Few movies get science fiction the way a true fan of the genre does. Ask any sci-fi buff what makes a good genre film and if they're up to snuff, they'll respond with one simple word: characters. The non-stop action and violence so many films relegate themselves to today makes up only a fraction of what goes into a science fiction movie. Alien wasn't about the grotesque beast lurking in the shadows. It was about Ripley and her crew. Star Wars wasn't about the force. It was about Luke Skywalker's journey. Even the recent Star Trek reboot focused on the relationship between Kirk and Spock. The one thing that all of these movies have in common are that they are driven by their characters, not action. The next in line to get the genre right is Moon, a character study that downplays the action and allows the natural mystery and intrigue of the genre to propel the film forward.
At the start of Moon, we learn that Earth's energy crisis has reached an unforeseen level. To solve this problem, Lunar, a mining company, has contracted Sam (Sam Rockwell) for a three year stay on the moon, employing him to mine it of Helium-3 and send it back to Earth, thus providing the necessary power. He has only two weeks left on his contract and is ready to get back home and see his wife and baby girl. After wrecking his vehicle and knocking himself unconscious while on his way to check one of the harvesters, he awakens back at the main base accompanied by his robot companion, Gerty (voiced by Kevin Spacey), who tells him of the situation. But when he ventures back to the crash site, he finds himself still in the vehicle. Is he seeing things? Is this other self a delusion, or is there something more to it?
Moon is the story of one man's despair, struggling with an inescapable situation, looking forward to going home, but making discoveries that impede that goal. This is a film that knows its strengths lie in its characters, or in this case, character and it gives Rockwell full control of the story and allows his talent to shine through. He is an actor of great stature and he twists each moment into his own. Once he finds himself in the crash, he is essentially playing two identical characters, but he gives each their own distinct traits instead of playing it on one note throughout. His performance becomes even more impressive once the twist is revealed.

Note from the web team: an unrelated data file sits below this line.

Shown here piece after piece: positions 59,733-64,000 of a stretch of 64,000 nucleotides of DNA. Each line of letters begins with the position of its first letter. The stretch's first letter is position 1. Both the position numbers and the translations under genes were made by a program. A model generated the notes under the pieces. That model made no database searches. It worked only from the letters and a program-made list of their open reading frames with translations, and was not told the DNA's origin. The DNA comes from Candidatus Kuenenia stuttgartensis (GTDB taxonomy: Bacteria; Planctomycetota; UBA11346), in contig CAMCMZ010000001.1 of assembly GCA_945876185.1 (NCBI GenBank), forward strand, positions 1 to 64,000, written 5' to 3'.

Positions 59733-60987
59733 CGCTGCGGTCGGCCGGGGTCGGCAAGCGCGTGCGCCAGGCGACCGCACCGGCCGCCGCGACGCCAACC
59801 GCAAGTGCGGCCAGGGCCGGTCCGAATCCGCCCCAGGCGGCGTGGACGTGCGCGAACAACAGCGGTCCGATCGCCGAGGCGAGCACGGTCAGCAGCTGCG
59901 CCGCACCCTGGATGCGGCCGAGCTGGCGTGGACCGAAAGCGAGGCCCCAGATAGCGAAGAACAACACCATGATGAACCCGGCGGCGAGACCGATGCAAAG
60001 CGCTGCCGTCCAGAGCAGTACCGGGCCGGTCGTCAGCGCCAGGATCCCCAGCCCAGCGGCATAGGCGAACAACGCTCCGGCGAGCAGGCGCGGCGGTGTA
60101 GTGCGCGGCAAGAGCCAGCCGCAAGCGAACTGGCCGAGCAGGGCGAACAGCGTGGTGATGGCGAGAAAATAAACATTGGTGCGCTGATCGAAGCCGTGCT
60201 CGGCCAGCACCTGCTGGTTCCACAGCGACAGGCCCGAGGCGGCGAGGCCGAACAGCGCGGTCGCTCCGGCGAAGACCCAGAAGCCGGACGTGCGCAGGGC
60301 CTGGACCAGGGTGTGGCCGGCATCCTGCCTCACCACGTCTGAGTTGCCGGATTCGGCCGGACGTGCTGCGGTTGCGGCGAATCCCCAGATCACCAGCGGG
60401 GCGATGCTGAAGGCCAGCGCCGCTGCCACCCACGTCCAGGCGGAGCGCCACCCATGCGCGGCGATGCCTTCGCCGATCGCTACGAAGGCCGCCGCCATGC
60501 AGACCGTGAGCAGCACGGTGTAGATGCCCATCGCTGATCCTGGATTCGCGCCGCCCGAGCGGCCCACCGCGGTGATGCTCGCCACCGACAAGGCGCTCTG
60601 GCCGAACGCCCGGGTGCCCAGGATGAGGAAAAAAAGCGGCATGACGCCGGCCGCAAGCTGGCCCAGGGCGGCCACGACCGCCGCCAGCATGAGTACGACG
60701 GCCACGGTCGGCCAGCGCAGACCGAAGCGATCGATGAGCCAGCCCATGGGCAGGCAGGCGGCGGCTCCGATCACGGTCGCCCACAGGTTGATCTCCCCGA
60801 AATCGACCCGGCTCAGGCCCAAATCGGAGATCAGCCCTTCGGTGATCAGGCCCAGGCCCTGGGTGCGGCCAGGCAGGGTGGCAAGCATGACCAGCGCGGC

The largest gaff with that, however, is that the twist is revealed far too early, leaving only the matter of reaching the end. Intrigue is one of the film's largest assets and once that intrigue is gone, part of its appeal begins to fade away. While it still provides an interesting character study, this sci-fi parable can't help but begin to drag well before its ending due to this premature reveal.
The film also leaves a few questions up in the air. Early in the movie, before his fateful crash, Sam sees apparitions, one a female ghost sitting in his chair. Once you find out the answer to the mystery, it becomes hard to figure out what purpose these sightings served. All it did was further convolute an already somewhat complicated tale.
Still, Moon is an engaging movie throughout. There's a beautiful silence when Sam is out on the moon doing his duties, calm and peaceful, yet hauntingly eerie. The natural wonder of space and its mysteries are a perfect backdrop for any sci-fi tale and Moon uses that to its fullest extent, regardless of some minor headaches along the way.
The first half of the film had the makings of a masterpiece, a film destined to be on many top ten lists once the holidays rolled around, but the latter half, while still good, shatters that dream. Don't let that deter you from seeing it though. Moon is one of the better sci-fi movies to be released in recent memory and it deserves a look.
Moon receives 4/5